In the museum, the interesting history and legacy of the French sailors in Iceland is shown by means of the latest multimedia technology.
The French sailors maintained a station at Faskrudsfjordur from the mid-19thcentury till the First World War, with the number of French sailing ships off Iceland peaking at between 200 and 300. However, the history of French cod fishing off Iceland goes back even further, all the way to the 17th century.
During this long history, many ships never made it back to their home country. It is estimated that up to 400 of them were lost around Iceland, along with 4,000-5,000 seamen. Down by the French graveyard, a monument has been erected in honour of these heroes of the sea who were subjected to hard work, dampness and cold, not to mention accidents.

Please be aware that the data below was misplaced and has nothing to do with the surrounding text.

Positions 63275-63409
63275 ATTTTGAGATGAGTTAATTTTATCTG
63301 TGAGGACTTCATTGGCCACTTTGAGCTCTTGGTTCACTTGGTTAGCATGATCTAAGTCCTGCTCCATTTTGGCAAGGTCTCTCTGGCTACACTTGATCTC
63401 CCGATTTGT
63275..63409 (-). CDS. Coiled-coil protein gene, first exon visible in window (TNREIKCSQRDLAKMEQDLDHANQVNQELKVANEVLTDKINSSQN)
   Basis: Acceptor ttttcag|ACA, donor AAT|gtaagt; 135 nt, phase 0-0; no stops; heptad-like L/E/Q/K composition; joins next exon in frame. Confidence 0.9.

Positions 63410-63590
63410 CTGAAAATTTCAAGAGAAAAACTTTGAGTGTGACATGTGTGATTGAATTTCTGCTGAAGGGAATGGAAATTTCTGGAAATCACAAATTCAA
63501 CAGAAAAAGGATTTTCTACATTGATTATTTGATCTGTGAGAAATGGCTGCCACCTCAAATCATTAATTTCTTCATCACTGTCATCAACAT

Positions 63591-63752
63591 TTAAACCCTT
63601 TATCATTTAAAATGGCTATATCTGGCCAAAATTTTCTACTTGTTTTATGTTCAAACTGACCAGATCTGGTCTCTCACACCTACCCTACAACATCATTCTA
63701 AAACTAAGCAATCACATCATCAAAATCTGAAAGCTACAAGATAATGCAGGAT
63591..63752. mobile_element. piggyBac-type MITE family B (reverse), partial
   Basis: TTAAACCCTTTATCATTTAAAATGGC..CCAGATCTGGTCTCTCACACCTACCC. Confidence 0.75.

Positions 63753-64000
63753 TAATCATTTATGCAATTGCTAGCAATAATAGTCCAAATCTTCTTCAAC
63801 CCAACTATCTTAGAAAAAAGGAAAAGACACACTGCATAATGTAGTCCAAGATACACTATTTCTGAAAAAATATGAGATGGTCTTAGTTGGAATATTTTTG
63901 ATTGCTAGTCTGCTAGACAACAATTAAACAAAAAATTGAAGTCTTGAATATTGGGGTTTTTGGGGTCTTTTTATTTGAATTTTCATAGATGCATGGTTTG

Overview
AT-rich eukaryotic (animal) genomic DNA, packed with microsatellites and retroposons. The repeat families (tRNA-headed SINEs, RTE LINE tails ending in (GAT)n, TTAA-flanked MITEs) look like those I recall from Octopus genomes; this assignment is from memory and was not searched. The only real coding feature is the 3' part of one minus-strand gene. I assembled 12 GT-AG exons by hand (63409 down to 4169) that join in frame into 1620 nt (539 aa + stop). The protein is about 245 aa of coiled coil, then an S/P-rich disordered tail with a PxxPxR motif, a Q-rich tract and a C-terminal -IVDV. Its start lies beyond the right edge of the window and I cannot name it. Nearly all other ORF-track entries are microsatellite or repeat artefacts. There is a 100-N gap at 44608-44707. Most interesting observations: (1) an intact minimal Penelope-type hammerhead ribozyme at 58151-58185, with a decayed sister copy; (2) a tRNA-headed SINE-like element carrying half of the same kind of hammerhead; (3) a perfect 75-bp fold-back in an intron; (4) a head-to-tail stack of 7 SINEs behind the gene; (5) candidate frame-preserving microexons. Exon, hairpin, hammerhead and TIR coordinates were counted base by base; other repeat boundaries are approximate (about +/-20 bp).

Their fishing operations were highly important for villages on the northern French coast; for example, in Dunkerque in the 1860s, approximately 6,000 people were employed in relation to fishing off Iceland. These operations were also significant for other villages, such as Paimpol and Gravelines.
The renovation of the French heritage buildings, one of the largest historical restoration outside the capitol area, was finished in the summer of 2014. The five French buildings play a substantial role in local culture and society in Fáskrúðsfjörður. The French Hospital, for example, now serves as a hotel with the restaurant l’Abri on the ground floor. The Chapel is the only building that still maintains its original role and is open for guests of the museum.
The museum is open daily from 10:00 to 18:00 (from May to end of August, or by agreement).